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Published:  23 July, 2008

As part of Harpers' Anything But Chardonnay seminar in London, in July, a blind tasting was held to establish whether the world's Chardonnays are in danger of losing their regional identities. Neil Beckett considers the outcome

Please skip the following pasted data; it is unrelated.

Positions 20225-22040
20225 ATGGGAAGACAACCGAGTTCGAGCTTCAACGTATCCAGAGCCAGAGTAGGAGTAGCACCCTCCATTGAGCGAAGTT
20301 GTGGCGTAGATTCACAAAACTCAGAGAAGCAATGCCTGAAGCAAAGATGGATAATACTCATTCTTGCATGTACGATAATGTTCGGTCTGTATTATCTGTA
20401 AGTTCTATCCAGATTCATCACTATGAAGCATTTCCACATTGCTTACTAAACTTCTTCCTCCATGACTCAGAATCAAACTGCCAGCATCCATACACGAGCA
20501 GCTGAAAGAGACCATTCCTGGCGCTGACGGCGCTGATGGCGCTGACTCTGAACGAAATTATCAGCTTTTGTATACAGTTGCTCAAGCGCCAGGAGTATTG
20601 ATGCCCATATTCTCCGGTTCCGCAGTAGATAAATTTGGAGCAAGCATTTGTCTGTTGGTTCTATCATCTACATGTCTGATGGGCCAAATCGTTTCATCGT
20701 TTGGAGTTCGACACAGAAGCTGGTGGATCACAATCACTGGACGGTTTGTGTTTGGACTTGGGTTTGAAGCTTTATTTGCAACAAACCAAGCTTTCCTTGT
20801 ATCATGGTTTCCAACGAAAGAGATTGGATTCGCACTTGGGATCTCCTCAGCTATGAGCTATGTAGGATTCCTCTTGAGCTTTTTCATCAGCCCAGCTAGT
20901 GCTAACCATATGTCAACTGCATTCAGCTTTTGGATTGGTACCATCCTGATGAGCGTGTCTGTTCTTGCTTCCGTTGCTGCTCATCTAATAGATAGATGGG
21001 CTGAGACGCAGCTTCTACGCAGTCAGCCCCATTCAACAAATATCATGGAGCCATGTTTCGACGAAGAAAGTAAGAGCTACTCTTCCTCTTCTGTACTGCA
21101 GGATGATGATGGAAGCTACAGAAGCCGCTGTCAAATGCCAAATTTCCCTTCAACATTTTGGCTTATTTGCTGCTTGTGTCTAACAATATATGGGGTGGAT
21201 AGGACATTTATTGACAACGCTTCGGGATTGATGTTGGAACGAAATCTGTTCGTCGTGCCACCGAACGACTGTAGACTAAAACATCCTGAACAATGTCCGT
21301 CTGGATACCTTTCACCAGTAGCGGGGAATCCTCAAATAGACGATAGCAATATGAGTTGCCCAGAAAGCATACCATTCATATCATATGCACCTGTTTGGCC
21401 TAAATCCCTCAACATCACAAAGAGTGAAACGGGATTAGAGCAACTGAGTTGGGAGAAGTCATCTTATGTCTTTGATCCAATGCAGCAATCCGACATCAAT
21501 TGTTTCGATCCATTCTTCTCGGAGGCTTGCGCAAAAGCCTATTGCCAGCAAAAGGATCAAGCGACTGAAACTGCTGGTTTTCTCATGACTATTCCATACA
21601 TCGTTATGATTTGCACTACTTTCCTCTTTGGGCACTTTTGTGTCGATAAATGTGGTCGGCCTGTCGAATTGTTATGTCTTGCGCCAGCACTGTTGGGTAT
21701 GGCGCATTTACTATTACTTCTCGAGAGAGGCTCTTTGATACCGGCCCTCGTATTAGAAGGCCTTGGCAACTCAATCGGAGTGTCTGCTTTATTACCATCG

Anything but Chardonnay is exactly what many of the wines at the recent Harpers Chardonnay seminar and tasting might have been. Admittedly, one of the 32 wines, which came from all over the wine world and ranged from 4-40 per bottle, was not a Chardonnay (an Australian Viognier, which only 10% of tasters recognised as the ringer). But all the others were made from the world's favourite white grape variety. And while many in the trade assume that they know it all too well, the results of the tasting suggest that they do not actually know it half as well as they think they do. Part of the problem is that Chardonnay betrays its origins less and less readily, appearing in a bewildering and increasing number of guises. A Chardonnay may be born in the USA, but it may have been born of French parents, delivered by an Australian, fed by a New Zealander, raised by an Italian, dressed in an American oak coat and given a French oak hat. This crisis of identity is causing an identification crisis. Everybody knows how confusing and humbling blind tasting can be. But among the 54 sporting tasters who (anonymously) returned their completed tasting sheets, most had considerable experience of this game, holding a professional qualification of some sort: three were MWs, twenty-nine had passed the WSET Diploma, eight the Higher Certificate, and one the Certificate. They represented a broad cross section of the trade, and included those in buying, marketing, selling, PR, winemaking and wine writing. As well as giving a tasting note, they were asked to identify the country of origin and specify one of four price ranges: under 5, 5-10, 10-20, or over 20. (The wines were arranged in a random sequence.) What could be simpler? The effects at the time may have been mildly intoxicating, but the results are sobering (see table). Unless you are absolutely certain on the first nose or taste that a wine could not be anything other than a 1990 Puligny-Montrachet Premier Cru Combettes from a great producer, you normally have to take things a little more slowly. You may not be able to narrow it down to Puligny-Montrachet Champ Canet or Referts, but you can at least tell whether it's Old World or New World. Right? Wrong. Even this most basic distinction is being eroded, maybe more for Chardonnay than for any other grape variety. More than half of the wines (20/32, or 63%) were not even identified as coming from the right "half" of the world by more than half of the tasters. No wine was thought (correctly or incorrectly) to come from the Old World or the New World by all tasters. (Ouch.) The two most identifiable wines were No.17, 2000 Lindemans Bin 65, and No.6, 1998 Kumala from South Africa, which 34/54 tasters identified correctly with regard to origin (4/3), or price (18/25), or both (12/6). There were only five other wines (Nos 2, 9, 11, 14, 23) for which more than half the tasters got the origin or the price or both right. (Ouch again.) The wine for which most tasters (12) got both the origin and the price right was again the 2000 Lindemans Bin 65. Only seven tasters got both for No.30, the 1996 Eileen Hardy, the next most correctly identified wine. Six tasters identified another three wines (Nos 2, 6, 13), and five tasters another three wines (Nos 7, 14, 20), completely correctly. The least identifiable wine was No.8, a 1998 Domaine Drouhin from Oregon (25), for which only three tasters identified the origin or the price and no taster got both, closely followed by a Californian wine and two Burgundies (Nos 3, 10 and 13, all 10-30). There were ten wines, almost a third of the total, for which no taster got both the origin and the price (Nos 3, 8, 15, 16, 18, 19, 22, 25, 28, 31). (Ahem.) A few examples show just how confused and confusing Chardonnay's identity can be. Among the classic Old World wines, No.10, a Burgundy costing 30, was thought by 13 tasters (almost a quarter of the total) to cost less than 5, and to come from Australia, New Zealand, USA, Germany, Spain and Eastern Europe (as well as France). A top US wine, No.8, costing 25, was thought by 16 tasters to cost less than 5, and to come from Australia, New Zealand, Chile, South Africa, France, Italy, Spain and Eastern Europe (as well as the USA). The quality of the most expensive Australian wine, also the most expensive wine in the tasting - No.25, at 39.99 - was only marginally better recognised: there were still six tasters who did not think it would sell for more than 5, and its origin was reckoned to be New Zealand, Argentina, Chile, USA, South Africa, France and Eastern Europe (as well as Australia). At the other end of the price spectrum, an Australian wine, No.26, at less than 5, was thought by one taster to be worth more than 20, by 13 other tasters to be worth 10-20, and to come from France (Burgundy), Spain, USA and New Zealand (as well as Australia). A wine from Greece, No.28, and a wine from Chile, No.29, both in the 5-10 range, were both thought by three tasters to come from France (Burgundy) and to be worth more than 20. Although there were confusions which were flattering to both Old and New World wines, it is those making and selling the latter who will take most comfort from the tasting. It is one thing to be the Montrachet of Australia, quite another to be the Riverina of Burgundy. Briefly shifting the focus from the recognition of the wines to the recognition by the tasters, the Chardonnay champion on the day was a wine merchant with a diploma, who identified seven wines (still less than a quarter of the total) correctly in terms of both origin and price. The next best score was five completely correct wines. As many as 17 tasters (almost a third) did not get both the origin and the price right for even one wine, while 15 tasters did not get the origin right for even one wine. The average score was 8/32 on cost, but less than 2/32 on origin, and the same on both cost and origin. Although the atmosphere of the tasting was informal and relaxed, most tasters were conscientious in their sipping, spitting and scribbling. Even the wit whose tasting note for No.17 reads: "Spotted a pretty girl and lost concentration, then the bottle was empty", took his (or her) responsibilities more seriously than that suggests. The results of the tasting do not suggest any new conclusions, but do dramatically reinforce the impressions and suspicions which many have long harboured but not been able to test so thoroughly: above all, that Chardonnay's identity is becoming more and more blurred, more and more international. There may be quibbles as to how representative the wines were, but at least on this showing the champions of technique will be happier than the champions of terroir. If ever there was a time when ABC could have stood for Anywhere But Chassagne, or Anywhere But Corton-Charlemagne, that time has passed. Whether consumers and traders continue to be as appalled, bored, confused, fascinated and seduced by Chardonnay as most tasters were on the day, is one of the big questions for the next five to ten years.